Ethical Dimension of Religion
To many people, the term ethical strikes a powerful meaning of moral principals, which tie in deeply with the roots of many religions. Each religion holds a different view on what is ethically right and depending on this, other dimensions of religion are shaped. The ethical dimension of religion encompasses moral conduct and living a good existence that lead toward the achievement of final liberation.
Ninian Smart, a pioneer in the field of religious studies and the author of the book, “Worldviews: Crosscultural Exploration of Human Beliefs,” breaks down the dimensions of the religions of Christianity, Buddhism, Hinduism, Confucianism, Islam, and many more. According to Smart, the depth to which morality plays a role in each religion depends on the distinctive beliefs in the “ideal human being.” Each religion defines their ideal self by a higher power; “The Christian looks to Christ and to the saints and heroes of the tradition. The Buddhist looks to the Buddha, the Muslim to Muhammad, the Hindu to Rama and Krishna and others, the Taoist to Lao-tse, and the Confucianist to Confucius” (Smart, 105). The influential ethical belief of utilitarianism has extremely impacted the Western culture with the underlying meaning of “whether something helps produce human happiness or reduce human suffering” (Smart, 105). Utilitarianism defines the core values that an individual contains which is often related to the way that human beings interact with each other, believed by some to be the meaning of existence.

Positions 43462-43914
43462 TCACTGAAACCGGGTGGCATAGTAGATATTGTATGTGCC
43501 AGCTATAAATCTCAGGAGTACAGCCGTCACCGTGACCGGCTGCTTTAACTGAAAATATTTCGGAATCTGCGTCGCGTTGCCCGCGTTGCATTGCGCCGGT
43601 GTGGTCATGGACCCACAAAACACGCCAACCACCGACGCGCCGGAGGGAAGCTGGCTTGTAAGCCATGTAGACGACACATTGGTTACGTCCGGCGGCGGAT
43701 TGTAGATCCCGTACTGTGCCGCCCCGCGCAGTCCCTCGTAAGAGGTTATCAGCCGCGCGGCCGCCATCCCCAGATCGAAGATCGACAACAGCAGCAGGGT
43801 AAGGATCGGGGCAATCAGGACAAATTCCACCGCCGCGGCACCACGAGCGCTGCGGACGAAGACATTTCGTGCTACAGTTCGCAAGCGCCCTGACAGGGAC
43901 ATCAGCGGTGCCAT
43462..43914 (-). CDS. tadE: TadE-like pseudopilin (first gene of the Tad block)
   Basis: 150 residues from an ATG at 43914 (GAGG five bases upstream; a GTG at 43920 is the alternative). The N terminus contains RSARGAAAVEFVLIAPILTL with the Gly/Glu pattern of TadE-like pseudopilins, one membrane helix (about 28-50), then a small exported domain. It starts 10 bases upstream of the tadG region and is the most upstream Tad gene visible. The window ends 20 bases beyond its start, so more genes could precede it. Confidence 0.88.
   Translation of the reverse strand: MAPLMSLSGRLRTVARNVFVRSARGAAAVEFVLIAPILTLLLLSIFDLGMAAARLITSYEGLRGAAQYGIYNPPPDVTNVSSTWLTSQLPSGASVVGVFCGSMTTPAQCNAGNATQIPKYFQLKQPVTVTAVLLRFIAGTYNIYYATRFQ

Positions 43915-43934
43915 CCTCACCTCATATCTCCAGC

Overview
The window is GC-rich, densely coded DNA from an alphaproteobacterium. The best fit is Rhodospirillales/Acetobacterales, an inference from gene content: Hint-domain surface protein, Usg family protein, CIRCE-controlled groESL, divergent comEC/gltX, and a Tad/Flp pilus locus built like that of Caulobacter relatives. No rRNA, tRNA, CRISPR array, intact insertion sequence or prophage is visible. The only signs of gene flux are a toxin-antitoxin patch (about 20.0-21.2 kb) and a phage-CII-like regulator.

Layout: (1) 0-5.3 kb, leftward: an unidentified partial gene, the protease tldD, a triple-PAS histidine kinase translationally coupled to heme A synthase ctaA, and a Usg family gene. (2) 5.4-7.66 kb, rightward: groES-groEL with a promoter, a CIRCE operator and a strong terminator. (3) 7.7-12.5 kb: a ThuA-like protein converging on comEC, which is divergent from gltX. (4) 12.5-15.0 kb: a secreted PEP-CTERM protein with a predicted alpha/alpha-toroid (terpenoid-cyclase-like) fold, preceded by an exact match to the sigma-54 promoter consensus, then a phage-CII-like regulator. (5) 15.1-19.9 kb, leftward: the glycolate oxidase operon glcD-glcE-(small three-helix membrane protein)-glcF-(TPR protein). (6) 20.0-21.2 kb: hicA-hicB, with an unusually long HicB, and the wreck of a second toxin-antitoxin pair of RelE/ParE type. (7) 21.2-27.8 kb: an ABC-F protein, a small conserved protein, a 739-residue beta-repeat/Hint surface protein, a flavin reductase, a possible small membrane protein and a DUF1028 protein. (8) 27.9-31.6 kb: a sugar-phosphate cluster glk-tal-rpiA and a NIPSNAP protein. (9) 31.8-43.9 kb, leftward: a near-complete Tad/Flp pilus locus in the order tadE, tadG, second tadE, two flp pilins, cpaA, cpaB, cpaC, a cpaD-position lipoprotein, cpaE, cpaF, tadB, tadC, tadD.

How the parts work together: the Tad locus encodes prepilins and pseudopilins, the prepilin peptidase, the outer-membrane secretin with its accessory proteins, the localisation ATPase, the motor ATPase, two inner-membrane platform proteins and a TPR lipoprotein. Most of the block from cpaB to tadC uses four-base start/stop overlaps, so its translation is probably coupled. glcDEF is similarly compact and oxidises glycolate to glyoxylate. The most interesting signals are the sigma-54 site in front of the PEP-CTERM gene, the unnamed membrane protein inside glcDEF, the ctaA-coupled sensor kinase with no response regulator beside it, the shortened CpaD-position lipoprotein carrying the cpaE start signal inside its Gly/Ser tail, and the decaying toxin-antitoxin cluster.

There is a recent field of study in religion called “comparative religious ethics” which seeks to outline the distinctive ethical structures from all over the world with all different religions. The “comparative” action of this field of study works to “correlate moral values with kinds of doctrines, myths, and experiences” (Smart, 107). Generally speaking, all religions are similar in the sense that they follow basic rules of...
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